Expand a hard disk with LVM

The “hardware” part, “physically” adding diskspace to your VM

Increasing the disk size can be done via the vSphere Client, by editing the settings of the VM (right click > Settings).

If the “Provisioned Size” area (top right corner) is greyed out, consider turning off the VM first (if it does not allow “hot adding” of disks/sizes), and check if you have any snapshots made of that VM. You can not increase the disk size, as long as there are available snapshots.

Partitioning the unallocated space: if you’ve increased the disk size

Once you’ve changed the disk’s size in VMware, boot up your VM again if you had to shut it down to increase the disk size in vSphere. If you’ve rebooted the server, you won’t have to rescan your SCSI devices as that happens on boot. If you did not reboot your server, rescan your SCSI devices as such.

Then rescan the bus.

~$ 'echo 1 > /sys/class/block/sda/device/rescan'

Create the new partition

Once the rescan is done (should only take a few seconds), you can check if the extra space can be seen on the disk.

~$  fdisk -l

Disk /dev/sda: 10.7 GB, 10737418240 bytes
255 heads, 63 sectors/track, 1305 cylinders
Units = cylinders of 16065 * 512 = 8225280 bytes

Device Boot      Start         End      Blocks   Id  System
/dev/sda1   *           1          13      104391   83  Linux
/dev/sda2              14         391     3036285   8e  Linux LVM

So the server can now see the 10GB hard disk. Let’s create a partition, by start fdisk for the /dev/sda device.

~$  fdisk /dev/sda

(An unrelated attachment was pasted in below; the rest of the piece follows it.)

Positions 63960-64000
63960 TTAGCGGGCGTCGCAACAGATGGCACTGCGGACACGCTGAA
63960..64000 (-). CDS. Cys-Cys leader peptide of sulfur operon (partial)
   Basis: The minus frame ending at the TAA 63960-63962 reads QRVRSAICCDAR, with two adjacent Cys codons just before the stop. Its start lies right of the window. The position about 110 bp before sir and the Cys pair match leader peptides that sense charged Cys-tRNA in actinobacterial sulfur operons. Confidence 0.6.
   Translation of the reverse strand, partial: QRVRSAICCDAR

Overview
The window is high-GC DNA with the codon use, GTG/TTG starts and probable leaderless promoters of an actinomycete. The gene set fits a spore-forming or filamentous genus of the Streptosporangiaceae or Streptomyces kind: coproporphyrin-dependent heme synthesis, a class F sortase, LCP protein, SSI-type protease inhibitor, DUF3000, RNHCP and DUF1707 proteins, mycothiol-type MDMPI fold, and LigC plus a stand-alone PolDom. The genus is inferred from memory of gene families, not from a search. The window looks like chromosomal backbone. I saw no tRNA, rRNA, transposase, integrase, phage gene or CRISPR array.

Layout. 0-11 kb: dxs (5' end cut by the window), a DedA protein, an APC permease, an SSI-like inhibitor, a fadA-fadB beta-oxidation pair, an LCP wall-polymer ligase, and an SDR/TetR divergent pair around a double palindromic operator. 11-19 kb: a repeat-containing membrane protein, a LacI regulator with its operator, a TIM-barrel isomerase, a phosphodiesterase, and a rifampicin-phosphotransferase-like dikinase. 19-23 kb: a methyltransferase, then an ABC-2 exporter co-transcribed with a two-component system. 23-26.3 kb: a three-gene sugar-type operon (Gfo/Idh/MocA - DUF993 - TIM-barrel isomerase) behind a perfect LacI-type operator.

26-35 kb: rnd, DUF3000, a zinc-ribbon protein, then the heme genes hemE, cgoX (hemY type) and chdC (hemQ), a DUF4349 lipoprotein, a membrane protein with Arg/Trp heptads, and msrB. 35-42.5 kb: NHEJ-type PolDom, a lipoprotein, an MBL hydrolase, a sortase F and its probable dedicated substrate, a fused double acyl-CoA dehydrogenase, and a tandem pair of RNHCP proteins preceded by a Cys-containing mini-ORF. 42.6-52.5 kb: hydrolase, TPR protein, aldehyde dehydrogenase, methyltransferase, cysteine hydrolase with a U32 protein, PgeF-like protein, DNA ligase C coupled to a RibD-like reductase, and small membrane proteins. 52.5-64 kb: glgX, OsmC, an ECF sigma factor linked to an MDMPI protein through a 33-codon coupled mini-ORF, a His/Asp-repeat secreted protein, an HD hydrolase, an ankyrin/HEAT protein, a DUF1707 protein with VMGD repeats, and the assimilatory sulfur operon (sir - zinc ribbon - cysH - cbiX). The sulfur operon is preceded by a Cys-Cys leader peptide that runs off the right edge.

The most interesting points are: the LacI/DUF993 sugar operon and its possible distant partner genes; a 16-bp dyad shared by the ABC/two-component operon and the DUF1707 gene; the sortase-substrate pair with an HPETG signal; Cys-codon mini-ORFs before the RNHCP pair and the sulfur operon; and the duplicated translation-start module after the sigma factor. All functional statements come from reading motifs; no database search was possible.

The number of cylinders for this disk is set to 1305.
There is nothing wrong with that, but this is larger than 1024,
and could in certain setups cause problems with:
1) software that runs at boot time (e.g., old versions of LILO)
2) booting and partitioning software from other OSs
(e.g., DOS FDISK, OS/2 FDISK)

Command (m for help): n

Now enter ‘n’, to create a new partition.

Command action
e   extended
p   primary partition (1-4)
 p

Now choose “p” to create a new primary partition. Please note, your system can only have 4 primary partitions on this disk! If you’ve already reached this limit, create an extended partition.

Partition number (1-4): 3

Choose your partition number. Since I already had /dev/sda1 and /dev/sda2, the logical number would be 3.

First cylinder (392-1305, default 392): 
Using default value 392
Last cylinder or +size or +sizeM or +sizeK (392-1305, default 1305): 
Using default value 1305

Note; the cylinder values will vary on your system. It should be safe to just hint enter, as fdisk will give you a default value for the first and last cylinder (and for this, it will use the newly added diskspace).

Command (m for help): t
Partition number (1-4): 3
Hex code (type L to list codes): 8e
Changed system type of partition 3 to 8e (Linux LVM)

Now type t to change the partition type. When prompted, enter the number of the partition you’ve just created in the previous steps. When you’re asked to enter the “Hex code”, enter 8e, and confirm by hitting enter.

Command (m for help): w